JV: I am not suggesting that Europe should do something else. I am suggesting that our European institutions should do what they say they do: recapitalize Europe’s banks. Only seven out of the 24 banks that allegedly were ‘recapitalized’ in the 2012 recapitalization exercise, actually increased their ratio of equity funding to total assets. This is the magic that capital ratios measured relative to so-called risk-weighted assets offer to banks and regulators: banks that have raised basically zero new capital can come out of a recapitalization exercise appearing to have been significantly recapitalized. Europe should recapitalize its banks such that its equity funding to total liabilities increase to at least seven per cent over the next three years, starting by reaching five per cent by the end of 2015. Impossible? Of course not. If banks fail to raise capital on their own, public funding can be provided to fill the gap. This would be a much better use of public money than the repeated provisions of cheap liquidity that we’ve seen in recent years.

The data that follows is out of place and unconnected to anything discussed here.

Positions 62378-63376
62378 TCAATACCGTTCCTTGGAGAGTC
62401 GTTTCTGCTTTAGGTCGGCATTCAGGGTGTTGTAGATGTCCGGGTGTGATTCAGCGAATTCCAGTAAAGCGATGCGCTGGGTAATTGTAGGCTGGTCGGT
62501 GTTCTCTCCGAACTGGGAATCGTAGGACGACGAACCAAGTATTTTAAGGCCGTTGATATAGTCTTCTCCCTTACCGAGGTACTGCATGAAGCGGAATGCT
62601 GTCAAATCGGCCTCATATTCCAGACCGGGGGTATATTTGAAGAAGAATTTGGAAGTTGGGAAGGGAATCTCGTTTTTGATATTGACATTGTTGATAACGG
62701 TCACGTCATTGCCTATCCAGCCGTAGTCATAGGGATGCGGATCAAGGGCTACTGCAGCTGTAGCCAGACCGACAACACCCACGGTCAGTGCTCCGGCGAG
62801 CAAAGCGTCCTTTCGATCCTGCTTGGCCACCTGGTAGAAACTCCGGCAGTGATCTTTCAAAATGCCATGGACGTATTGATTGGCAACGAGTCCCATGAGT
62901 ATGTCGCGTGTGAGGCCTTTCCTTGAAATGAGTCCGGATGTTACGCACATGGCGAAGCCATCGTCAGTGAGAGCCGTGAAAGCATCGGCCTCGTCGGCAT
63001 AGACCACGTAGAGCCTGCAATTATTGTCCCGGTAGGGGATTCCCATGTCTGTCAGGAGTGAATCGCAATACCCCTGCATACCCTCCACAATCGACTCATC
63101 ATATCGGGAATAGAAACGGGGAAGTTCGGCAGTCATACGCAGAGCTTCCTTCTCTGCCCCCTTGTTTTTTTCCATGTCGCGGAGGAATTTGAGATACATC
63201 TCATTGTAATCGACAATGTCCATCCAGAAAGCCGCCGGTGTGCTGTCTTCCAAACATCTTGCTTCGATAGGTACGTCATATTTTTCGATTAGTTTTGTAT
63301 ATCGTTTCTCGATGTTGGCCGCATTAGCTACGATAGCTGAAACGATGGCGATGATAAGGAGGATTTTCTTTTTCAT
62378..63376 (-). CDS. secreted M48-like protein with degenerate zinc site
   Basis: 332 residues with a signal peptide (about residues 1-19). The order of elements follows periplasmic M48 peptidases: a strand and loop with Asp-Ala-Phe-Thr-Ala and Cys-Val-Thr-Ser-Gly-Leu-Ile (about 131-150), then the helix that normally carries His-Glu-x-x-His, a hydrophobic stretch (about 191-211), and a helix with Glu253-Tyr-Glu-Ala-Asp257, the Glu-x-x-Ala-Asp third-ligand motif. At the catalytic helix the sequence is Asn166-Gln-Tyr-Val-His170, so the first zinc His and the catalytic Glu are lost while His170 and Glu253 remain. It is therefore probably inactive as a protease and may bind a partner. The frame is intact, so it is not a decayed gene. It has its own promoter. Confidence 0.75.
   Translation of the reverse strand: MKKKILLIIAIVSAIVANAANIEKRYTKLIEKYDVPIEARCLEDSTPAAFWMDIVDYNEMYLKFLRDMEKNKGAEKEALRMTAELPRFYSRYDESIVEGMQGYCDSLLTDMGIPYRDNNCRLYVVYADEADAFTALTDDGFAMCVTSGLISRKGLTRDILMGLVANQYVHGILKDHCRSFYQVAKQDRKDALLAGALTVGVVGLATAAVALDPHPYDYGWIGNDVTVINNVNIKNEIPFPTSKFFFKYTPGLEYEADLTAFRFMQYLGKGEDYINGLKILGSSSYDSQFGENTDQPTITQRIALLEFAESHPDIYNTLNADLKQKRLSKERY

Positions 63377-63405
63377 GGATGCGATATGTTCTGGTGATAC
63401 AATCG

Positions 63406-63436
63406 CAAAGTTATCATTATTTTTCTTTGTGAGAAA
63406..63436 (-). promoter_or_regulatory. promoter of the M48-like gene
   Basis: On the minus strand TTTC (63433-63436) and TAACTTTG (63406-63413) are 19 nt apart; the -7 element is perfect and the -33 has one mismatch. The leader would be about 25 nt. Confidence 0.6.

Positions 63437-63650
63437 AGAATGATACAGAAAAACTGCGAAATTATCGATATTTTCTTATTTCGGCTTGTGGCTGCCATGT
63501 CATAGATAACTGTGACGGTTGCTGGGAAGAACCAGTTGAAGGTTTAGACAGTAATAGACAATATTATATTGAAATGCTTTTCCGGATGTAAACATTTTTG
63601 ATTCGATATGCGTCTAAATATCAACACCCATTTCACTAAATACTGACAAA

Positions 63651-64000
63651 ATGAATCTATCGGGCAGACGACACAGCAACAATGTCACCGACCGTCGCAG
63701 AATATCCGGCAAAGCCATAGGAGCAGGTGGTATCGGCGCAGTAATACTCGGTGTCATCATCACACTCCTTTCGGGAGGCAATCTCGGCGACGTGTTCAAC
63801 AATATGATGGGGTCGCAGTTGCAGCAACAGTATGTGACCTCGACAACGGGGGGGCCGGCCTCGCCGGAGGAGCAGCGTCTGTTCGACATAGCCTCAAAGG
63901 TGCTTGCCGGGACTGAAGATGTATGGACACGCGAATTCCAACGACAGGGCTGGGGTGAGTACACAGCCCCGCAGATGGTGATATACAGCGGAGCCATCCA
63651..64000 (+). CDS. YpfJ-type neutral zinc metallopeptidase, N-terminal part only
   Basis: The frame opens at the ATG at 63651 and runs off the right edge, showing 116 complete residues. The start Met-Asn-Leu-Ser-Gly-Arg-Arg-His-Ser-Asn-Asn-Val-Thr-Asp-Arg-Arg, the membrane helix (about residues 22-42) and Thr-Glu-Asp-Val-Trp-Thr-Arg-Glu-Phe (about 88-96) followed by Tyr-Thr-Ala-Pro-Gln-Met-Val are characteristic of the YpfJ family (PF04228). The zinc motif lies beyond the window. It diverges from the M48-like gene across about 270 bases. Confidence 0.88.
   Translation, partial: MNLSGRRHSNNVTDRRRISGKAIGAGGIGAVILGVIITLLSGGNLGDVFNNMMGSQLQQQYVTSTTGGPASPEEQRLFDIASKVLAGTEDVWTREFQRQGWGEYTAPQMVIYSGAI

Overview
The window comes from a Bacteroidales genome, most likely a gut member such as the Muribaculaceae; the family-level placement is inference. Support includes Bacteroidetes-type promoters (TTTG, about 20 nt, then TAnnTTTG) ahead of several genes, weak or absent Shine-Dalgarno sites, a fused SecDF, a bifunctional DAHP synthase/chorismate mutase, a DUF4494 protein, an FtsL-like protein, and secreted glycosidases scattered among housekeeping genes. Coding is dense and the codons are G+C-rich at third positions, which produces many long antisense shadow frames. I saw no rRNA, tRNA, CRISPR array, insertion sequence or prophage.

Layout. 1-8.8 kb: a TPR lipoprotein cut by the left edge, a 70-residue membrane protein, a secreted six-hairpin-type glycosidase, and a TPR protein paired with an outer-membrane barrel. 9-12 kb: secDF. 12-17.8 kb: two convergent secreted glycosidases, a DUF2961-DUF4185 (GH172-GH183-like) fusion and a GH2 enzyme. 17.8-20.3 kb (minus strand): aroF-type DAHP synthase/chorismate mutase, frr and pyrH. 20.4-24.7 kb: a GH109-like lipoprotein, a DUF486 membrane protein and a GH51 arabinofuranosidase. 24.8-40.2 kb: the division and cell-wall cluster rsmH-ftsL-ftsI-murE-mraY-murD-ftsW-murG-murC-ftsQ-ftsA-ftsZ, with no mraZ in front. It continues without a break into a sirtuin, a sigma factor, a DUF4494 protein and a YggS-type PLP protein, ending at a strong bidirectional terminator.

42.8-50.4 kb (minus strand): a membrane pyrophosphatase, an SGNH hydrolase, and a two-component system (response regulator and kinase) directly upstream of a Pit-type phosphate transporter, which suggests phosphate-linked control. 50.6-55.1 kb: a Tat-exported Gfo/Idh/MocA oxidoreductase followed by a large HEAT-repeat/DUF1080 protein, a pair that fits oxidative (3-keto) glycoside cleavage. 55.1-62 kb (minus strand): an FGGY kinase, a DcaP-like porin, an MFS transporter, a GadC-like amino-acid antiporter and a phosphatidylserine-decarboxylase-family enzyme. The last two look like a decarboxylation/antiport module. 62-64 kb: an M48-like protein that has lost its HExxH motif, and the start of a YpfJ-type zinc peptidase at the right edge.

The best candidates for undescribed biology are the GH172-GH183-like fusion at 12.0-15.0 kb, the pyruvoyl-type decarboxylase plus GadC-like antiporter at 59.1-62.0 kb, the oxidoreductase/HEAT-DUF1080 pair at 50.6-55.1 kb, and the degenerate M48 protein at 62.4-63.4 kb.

Q: In Chapter 5, you state that the core problem of continued undercapitalization of European Banking lies in the core of the Euro zone: French and German banks. Could you elaborate what you mean by that?
JV: Few banks in Europe are as poorly capitalized as the largest German and French banks. This remains the case following the latest stress testing and asset quality reviews of the European Central Bank and the European Banking Authority. The results were released in late October. Of course, these banks are also so much larger than any Greek, Portuguese and Irish banks, that to look anywhere else for the core of the problem makes little sense. If you take EBAs adverse scenario at face value (which you should not, because it is far too mild), the four largest French and four largest German banks would be more than 220 billion Euros short of a five per cent threshold for equity funding (according to calculations in an ongoing study). This corresponds to almost 40 per cent of the aggregate capital shortfall for all 123 banks included in EBAs stress tests. This is what I mean. Seen against this background – and bearing in mind the continued close interlocking of the European bank and sovereign debt crisis – the moralizing discourse in core countries of the Euro zone about the ‘problem countries’ in its periphery, is problematic.